The Case for Religious Liberty Is More Compelling than the Case for Christian Power

Let me begin with a pop quiz. Dear readers, did Americans enjoy more religious liberty 30 years ago than they do now, in 2020? How about 50 years ago? Or 100 years ago? 

Now, let’s ask a different series of questions. Did white Protestants enjoy more political power 30 years ago? Fifty years ago? One hundred years ago? 

The answers to the first series of questions are 1) “No”; 2) “Heck no”; and 3) “Hold on, I’ve got an anti-Catholic state constitutional amendment to pass.” The answers to the second set are similarly dramatic. 1) “Yes”; 2) “Absolutely”; and 3) “Let’s raise a glass of grape juice to toast temperance.”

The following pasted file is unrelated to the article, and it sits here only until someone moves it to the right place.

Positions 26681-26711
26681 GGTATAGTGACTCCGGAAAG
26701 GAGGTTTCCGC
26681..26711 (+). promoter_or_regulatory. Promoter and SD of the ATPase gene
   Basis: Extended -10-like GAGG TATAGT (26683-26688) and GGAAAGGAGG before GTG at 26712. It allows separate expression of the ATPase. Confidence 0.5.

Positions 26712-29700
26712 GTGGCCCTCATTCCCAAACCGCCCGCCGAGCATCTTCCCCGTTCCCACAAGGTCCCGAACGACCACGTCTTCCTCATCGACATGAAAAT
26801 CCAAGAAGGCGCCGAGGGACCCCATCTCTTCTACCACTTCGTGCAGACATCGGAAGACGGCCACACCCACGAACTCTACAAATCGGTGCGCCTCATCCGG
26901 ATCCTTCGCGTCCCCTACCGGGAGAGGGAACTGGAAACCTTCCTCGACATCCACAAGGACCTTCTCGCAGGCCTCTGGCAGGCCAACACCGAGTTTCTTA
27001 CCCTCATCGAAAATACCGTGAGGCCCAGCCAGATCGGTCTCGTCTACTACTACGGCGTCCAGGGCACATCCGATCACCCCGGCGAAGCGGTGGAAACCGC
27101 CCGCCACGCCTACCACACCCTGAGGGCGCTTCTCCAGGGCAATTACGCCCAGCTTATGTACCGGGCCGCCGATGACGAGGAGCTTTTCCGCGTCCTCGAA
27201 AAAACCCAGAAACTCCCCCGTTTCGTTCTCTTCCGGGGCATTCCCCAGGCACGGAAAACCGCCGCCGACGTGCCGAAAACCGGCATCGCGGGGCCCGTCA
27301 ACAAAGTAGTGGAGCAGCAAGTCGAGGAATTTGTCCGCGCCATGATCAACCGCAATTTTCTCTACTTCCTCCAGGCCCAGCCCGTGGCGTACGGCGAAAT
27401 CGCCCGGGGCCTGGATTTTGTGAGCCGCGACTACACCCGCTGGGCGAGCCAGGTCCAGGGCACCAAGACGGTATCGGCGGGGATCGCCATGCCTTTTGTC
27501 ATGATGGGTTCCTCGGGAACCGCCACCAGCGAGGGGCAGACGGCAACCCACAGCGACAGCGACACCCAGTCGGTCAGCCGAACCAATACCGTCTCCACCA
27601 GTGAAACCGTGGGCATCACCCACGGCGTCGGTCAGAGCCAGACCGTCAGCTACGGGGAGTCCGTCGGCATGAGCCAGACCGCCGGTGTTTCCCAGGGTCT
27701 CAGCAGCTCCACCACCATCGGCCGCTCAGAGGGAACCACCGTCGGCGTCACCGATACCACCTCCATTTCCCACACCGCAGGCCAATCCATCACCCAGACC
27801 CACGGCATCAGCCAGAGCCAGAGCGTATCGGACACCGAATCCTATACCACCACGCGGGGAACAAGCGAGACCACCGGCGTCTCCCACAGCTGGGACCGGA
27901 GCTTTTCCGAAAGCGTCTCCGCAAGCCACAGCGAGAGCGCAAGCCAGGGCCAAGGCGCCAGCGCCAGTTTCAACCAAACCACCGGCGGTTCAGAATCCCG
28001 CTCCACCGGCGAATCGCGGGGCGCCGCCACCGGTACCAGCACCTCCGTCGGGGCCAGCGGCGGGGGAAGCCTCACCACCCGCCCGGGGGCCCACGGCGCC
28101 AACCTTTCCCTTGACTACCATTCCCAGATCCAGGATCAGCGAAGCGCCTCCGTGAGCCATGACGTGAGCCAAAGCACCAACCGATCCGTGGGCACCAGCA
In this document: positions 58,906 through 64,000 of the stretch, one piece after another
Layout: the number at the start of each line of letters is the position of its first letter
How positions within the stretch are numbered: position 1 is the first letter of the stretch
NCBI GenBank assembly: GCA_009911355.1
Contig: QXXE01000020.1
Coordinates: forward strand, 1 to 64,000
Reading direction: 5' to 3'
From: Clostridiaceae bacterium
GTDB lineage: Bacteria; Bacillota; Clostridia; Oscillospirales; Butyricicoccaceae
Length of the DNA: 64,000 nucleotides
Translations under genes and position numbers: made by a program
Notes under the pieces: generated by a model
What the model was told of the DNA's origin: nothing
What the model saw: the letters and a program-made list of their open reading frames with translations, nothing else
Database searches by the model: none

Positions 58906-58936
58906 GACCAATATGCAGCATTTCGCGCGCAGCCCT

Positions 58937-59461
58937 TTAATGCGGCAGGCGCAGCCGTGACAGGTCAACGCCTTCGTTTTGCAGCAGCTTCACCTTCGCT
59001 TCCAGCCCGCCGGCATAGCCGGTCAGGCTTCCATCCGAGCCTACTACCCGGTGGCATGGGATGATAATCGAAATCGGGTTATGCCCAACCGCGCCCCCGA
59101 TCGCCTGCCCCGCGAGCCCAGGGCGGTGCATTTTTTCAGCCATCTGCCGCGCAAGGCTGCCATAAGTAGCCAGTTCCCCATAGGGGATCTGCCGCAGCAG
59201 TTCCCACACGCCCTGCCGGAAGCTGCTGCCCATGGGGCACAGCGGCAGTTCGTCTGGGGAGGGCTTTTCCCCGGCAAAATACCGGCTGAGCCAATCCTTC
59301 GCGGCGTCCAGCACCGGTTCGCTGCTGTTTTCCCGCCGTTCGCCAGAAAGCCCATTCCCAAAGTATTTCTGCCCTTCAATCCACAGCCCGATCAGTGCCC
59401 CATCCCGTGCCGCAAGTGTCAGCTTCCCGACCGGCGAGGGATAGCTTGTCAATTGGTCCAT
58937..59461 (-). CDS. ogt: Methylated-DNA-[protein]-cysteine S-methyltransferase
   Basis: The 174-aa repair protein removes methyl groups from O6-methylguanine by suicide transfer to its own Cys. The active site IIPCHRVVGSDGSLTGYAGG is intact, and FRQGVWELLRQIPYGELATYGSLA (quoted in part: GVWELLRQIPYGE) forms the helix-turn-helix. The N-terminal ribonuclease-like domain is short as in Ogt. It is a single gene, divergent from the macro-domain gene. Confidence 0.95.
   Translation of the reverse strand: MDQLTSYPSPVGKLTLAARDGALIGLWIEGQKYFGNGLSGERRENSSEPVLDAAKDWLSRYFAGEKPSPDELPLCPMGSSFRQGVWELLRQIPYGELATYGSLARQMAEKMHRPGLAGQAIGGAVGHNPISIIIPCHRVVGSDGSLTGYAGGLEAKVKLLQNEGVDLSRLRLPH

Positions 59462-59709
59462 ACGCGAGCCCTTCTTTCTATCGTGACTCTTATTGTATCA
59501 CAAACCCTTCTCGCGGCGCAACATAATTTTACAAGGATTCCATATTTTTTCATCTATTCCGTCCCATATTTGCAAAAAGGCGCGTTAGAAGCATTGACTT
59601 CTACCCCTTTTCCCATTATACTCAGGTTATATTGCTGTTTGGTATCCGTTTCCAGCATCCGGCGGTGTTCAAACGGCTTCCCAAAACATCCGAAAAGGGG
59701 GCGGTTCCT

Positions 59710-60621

The longer the American culture war persists, the more convinced I am that the distinction between religious power and religious liberty is the key to understanding the incredible angst felt by so many white American Christians. 

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